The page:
IMAGE:  October 2002 GRAPHIC:  University of Chicago Magazine
Volume 95, Issue 1
LINK:  Also in every issue
Editor's Notes 
From the President 
LINK:  Features
Morning and melancholia 
Geeks go Greek 
End of the Medical Marathon?
The worst of all possible worlds 

3 rms, future vu


LINK:  Class Notes
Alumni News  
Alumni Works  
C. Vitae  

LINK:  Campus News
Chicago Journal 
University News e-bulletin 

LINK:  Research
U of C Research Organizations 

GRAPHIC:  Also in every issueLetters
"…so one-sided it falls off my bookshelf."

Teaching the right audience
Thank you for Walton Collins's informative article, "Teachable Moments," about the North Kenwood/Oakland (NK/O) Charter School in the August/02 issue.

As a charter school supporter, however, I had the following concerns: (1) the school does not seem to service the students whose education is most in jeopardy (the percentage of low-income students is below the average for city schools and there is a dramatic difference between NK/O students and those in the Chicago Public Schools regarding discipline problems); and (2) although the school's student body seems to be predominantly African American from the pictures, there was no indication that the African American heritage was included in the curriculum. I do agree that the Jewish Holocaust must be taught, but then so must be the African American. Every concept illustrated by the former can be taught by the latter. Neither should be forgotten.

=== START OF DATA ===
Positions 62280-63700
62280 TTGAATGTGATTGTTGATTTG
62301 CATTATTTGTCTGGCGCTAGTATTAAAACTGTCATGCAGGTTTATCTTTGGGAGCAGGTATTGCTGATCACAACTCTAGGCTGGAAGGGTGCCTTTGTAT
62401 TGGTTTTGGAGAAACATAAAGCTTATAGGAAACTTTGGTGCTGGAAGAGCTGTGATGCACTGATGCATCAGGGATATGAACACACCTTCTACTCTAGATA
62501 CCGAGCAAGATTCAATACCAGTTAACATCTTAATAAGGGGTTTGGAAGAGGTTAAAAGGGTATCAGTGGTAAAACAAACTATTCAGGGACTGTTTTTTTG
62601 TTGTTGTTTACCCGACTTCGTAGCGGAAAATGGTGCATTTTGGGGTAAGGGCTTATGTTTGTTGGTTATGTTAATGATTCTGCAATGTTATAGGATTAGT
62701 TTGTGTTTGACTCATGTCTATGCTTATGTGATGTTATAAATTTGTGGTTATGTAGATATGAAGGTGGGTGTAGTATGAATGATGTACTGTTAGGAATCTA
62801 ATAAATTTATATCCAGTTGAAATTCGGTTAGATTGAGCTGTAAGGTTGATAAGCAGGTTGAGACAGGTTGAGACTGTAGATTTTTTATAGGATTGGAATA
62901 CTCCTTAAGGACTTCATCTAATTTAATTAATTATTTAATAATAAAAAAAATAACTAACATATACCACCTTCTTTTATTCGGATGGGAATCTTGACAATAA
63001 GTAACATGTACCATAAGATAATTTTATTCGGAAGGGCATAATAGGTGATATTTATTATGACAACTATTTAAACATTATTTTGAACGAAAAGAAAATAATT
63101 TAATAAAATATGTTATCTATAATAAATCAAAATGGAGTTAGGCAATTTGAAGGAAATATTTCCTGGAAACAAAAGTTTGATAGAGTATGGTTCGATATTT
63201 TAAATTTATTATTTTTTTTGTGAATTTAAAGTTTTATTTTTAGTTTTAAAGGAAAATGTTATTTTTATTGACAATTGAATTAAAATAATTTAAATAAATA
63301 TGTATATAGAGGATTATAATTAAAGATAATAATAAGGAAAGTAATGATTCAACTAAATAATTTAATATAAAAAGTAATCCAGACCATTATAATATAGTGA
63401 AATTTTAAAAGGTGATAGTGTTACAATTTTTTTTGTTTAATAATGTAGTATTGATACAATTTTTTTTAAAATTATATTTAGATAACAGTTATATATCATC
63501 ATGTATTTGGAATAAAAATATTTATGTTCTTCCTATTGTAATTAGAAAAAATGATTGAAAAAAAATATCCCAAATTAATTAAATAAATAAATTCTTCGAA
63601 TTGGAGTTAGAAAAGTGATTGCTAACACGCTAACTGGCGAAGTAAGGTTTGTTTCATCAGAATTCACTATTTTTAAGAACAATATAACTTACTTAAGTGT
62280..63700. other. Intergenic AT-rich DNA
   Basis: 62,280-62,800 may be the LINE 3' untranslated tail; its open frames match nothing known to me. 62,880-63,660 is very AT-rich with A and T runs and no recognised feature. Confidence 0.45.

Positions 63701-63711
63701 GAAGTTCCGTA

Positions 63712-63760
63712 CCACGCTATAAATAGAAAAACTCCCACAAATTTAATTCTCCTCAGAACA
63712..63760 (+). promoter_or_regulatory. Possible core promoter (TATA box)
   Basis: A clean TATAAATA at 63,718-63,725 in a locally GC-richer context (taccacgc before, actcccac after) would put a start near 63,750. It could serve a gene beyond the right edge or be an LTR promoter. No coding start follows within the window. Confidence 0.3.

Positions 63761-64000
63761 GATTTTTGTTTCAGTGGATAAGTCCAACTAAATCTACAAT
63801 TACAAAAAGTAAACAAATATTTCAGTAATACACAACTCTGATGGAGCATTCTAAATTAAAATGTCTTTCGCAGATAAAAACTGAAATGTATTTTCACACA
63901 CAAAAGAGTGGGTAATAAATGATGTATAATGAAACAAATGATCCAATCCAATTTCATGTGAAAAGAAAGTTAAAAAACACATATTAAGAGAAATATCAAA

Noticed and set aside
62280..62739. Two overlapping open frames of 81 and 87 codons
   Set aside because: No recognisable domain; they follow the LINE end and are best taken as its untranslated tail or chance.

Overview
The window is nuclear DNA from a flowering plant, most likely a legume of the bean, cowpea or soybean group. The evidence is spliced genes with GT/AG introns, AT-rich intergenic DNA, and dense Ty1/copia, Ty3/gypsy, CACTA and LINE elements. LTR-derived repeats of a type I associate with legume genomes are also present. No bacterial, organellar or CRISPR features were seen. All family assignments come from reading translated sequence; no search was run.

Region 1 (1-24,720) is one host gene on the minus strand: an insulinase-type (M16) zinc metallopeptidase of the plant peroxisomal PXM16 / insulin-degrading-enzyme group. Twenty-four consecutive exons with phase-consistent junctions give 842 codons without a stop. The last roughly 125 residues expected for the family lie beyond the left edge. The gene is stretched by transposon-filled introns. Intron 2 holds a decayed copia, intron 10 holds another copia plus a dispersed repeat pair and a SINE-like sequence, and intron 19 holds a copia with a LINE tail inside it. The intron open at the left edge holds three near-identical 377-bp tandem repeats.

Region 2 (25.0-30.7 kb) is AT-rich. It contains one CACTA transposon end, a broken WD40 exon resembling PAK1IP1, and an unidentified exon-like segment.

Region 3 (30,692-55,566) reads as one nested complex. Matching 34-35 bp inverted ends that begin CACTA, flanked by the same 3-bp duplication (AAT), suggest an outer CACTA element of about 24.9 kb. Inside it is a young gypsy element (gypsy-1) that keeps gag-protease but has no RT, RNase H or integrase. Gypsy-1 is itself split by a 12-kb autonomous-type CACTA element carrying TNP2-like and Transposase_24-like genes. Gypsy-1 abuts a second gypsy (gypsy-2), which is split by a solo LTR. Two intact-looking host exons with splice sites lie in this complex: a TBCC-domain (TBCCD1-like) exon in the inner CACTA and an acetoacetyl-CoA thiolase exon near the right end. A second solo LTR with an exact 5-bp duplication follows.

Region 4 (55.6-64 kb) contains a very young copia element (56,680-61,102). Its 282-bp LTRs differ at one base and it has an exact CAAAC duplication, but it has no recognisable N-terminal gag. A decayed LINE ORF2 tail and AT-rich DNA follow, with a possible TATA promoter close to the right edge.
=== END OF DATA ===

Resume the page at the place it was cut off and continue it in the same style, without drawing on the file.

North Kenwood/Oakland is an area of gentrification where the low-income residents are being relocated. In addition to the NK/O Charter School, Martin Luther King Jr. Senior High School, 4445 S. Drexel, has been redesigned into a college preparatory high school where admission requires passing a test and having high academic achievement. This is the logical high school for graduates of NK/O, and the first class of freshmen entered in September 2002. The Chicago Public Schools system has planned and implemented a number of schools and programs which meet the needs of those who already achieve and of those who have failed. When will it create schools for the students who are low achieving? I thought this was the purpose of the charter schools. If charter schools become a part of the segregation of students by race and class, the present academic problems of the Chicago Public Schools will be exacerbated, not diminished.

Barbara A. Sizemore, PhD'79

Michael T. Johnson, principal, and Marvin Hoffman, founding director, of North Kenwood/Oakland Charter School, reply: Dr. Sizemore has had a long and distinguished career in Chicago education. However her letter contains inaccurate and faulty information about charter schools in general and about our school in particular that we would like to clarify.